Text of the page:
Eating at Restaurants While Sober

May 18, 2020

For those in early recovery, eating at restaurants while sober can be challenging. While the actual eating part should be easy, you may be faced with old temptations, especially if the restaurant serves alcohol. Eating out with friends and family who drink can also place social pressures on you to break sobriety and drink. And this isn’t mentioning the hidden restaurant dishes that may contain alcohol.

Luckily, you don’t need to sacrifice eating at restaurants while sober in order to maintain recovery. There are ways to have fun and keep sobriety while enjoying a meal with your loved ones.

Be Prepared to See Others Drinking

While you can and should do your best to frequent restaurants that don’t serve alcohol, eventually you may end up at one. What may surprise you is how little thought is given to drinking during meals. Indeed, some restaurants will recommend wine pairings for certain dishes. Alcohol may be present at nearly every table.

It is good practice to be prepared to say no to booze. This is something that those who are veterans in recovery may be accustomed to, but those new to recovery may not be as well versed. Remember that there’s no shame in saying “no.” While it may be strange, or even possibly rude, to reject a server’s suggestion for a drink pairing with a meal, it ultimately is the right choice for your sobriety. Saying no to alcohol at restaurants will gradually become easier the more you do so. It may also be worthwhile to pair your meals with non-alcoholic drinks, such as sparkling waters.

Lean on Loved Ones for Support

When eating at restaurants alone, it can be easy to avoid alcohol: just eat at a restaurant that doesn’t have a liquor license. However, when you are eating with friends, family, or loved ones, things may become complicated. If you’re going out for an occasion, like a holiday or birthday party, your choice of restaurant may be more limited. Additionally, others may want to partake in moderate drinking if the occasion is celebratory. It’s important to recognize that others drinking doesn’t mean that you have to drink. Sometimes, if you feel the pressure is too great, you can excuse yourself from the meal.

If your loved ones are supportive of your recovery, they may opt to not drink while eating with you. If they do drink, they may still be able to help you stay sober. Loved ones and members of your support network are a great safety net. They can see your discomfort around alcohol and can provide encouragement and help ward you away from drinking. In this area, honesty can be the best remedy.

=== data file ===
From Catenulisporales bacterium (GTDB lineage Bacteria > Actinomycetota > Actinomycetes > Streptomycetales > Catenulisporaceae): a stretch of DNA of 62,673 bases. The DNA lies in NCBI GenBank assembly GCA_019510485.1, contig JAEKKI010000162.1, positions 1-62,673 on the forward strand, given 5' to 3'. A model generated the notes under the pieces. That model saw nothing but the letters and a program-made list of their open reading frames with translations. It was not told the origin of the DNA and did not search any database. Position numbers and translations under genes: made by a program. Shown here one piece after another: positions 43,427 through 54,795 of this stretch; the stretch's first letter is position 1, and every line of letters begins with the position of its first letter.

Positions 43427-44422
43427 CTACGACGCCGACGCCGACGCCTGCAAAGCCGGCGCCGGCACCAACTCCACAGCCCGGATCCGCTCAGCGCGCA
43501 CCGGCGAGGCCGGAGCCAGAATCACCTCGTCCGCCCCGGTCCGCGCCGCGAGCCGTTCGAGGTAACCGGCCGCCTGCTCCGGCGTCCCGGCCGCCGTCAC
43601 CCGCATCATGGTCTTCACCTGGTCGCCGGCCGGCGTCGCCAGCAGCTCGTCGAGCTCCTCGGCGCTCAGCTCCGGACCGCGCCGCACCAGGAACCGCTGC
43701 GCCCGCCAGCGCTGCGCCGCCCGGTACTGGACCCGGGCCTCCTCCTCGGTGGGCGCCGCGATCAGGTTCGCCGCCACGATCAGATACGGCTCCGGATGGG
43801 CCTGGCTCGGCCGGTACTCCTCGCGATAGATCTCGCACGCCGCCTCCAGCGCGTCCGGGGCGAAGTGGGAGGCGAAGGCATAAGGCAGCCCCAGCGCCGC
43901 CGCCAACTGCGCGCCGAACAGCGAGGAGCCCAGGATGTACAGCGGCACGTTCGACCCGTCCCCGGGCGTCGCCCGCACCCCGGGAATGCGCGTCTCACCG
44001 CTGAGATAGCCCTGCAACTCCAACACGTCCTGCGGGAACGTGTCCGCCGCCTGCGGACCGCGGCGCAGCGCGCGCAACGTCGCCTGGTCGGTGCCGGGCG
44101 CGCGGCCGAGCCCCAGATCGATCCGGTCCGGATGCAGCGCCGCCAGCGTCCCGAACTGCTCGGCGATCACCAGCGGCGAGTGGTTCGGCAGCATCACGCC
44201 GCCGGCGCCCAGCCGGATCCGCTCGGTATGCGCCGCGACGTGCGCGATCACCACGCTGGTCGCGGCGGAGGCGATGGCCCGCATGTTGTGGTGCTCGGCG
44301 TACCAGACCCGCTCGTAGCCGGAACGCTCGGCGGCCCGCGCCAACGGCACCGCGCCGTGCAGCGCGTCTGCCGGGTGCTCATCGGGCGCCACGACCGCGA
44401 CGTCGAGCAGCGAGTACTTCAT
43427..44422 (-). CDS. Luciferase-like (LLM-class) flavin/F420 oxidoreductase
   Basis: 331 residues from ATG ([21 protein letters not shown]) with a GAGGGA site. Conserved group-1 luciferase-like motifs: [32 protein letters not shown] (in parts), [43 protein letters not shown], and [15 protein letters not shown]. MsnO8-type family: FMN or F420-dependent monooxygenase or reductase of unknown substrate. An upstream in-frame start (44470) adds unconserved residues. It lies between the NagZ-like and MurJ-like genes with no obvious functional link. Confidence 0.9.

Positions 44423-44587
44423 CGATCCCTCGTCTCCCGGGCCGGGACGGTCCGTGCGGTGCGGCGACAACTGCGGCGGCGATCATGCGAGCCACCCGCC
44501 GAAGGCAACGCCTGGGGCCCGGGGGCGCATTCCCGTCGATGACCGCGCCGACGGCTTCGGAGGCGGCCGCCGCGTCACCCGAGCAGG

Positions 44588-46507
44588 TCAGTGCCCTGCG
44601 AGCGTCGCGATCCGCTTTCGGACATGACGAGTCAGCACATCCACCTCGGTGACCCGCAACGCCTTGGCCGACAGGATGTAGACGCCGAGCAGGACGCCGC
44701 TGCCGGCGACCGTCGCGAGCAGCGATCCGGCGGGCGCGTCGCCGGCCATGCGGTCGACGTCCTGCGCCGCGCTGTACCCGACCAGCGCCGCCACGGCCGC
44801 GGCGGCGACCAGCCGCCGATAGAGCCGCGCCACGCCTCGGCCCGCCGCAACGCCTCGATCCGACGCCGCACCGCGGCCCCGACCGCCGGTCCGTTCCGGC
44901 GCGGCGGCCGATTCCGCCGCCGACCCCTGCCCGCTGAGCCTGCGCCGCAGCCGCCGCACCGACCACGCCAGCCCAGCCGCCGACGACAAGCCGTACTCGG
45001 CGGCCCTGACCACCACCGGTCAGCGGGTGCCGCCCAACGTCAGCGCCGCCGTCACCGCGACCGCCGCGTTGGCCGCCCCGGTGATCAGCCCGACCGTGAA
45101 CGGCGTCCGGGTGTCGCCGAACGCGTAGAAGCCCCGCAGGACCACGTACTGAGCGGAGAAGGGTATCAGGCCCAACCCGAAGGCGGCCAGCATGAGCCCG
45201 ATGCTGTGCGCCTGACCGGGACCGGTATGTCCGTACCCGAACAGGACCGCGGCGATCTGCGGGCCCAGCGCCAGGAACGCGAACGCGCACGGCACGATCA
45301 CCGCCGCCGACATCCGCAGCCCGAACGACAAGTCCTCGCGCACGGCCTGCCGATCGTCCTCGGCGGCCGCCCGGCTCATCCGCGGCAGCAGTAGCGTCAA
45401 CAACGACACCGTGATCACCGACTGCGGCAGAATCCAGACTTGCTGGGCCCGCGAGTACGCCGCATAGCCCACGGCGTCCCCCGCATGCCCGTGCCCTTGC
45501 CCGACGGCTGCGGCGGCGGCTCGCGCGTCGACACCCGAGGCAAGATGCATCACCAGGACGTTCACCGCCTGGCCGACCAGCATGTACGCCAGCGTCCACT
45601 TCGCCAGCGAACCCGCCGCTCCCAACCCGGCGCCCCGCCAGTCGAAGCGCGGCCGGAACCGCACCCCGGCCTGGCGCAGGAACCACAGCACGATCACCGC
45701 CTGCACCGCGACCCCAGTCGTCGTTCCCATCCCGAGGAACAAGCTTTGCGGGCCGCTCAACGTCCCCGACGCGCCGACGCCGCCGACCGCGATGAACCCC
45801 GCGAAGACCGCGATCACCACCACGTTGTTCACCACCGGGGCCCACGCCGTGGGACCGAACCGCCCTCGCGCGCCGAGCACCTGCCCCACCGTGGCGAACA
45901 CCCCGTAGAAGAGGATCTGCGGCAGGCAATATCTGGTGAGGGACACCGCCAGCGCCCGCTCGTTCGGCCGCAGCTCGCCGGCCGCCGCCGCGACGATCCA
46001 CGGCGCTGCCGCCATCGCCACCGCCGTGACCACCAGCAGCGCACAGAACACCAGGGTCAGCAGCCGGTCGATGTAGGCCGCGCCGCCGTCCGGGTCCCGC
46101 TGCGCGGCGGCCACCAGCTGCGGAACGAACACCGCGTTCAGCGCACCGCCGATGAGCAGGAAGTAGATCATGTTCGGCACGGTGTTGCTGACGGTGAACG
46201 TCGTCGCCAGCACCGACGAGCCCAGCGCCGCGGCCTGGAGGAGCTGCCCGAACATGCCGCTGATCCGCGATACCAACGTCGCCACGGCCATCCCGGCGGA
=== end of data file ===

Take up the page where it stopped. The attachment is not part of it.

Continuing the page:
Beware of Foods that Contain Alcohol

Another concern might be whether or not certain foods contain alcohol. Luckily, most hot dishes that use alcohol as an ingredient retain the flavor while the actual alcohol is burned off in the cooking process. However, cold dishes and foods that haven’t been cooked may still have an alcohol content, even if it is small. Desserts, especially cold or uncooked deserts, tend to be the big culprits here. Tiramisu, mousses, and desserts that uses extracts can have trace alcohol contents, and should be avoided.

It can be difficult to tell which foods contain alcohol while on the spot. Remember that you can always ask your waiter or waitress which foods have alcohol in them. Servers have likely encountered these types of questions before, and can help you choose menu items that keep sobriety and provide you with a good meal.

Final Thoughts on Eating at Restaurants While Sober

Eating at restaurants while sober doesn’t have to be a challenge. Remember that going out with loved ones while in recovery should be fun. By taking a few precautions and time to familiarize yourself with potential triggers, you can enjoy restaurants as much as anybody else.

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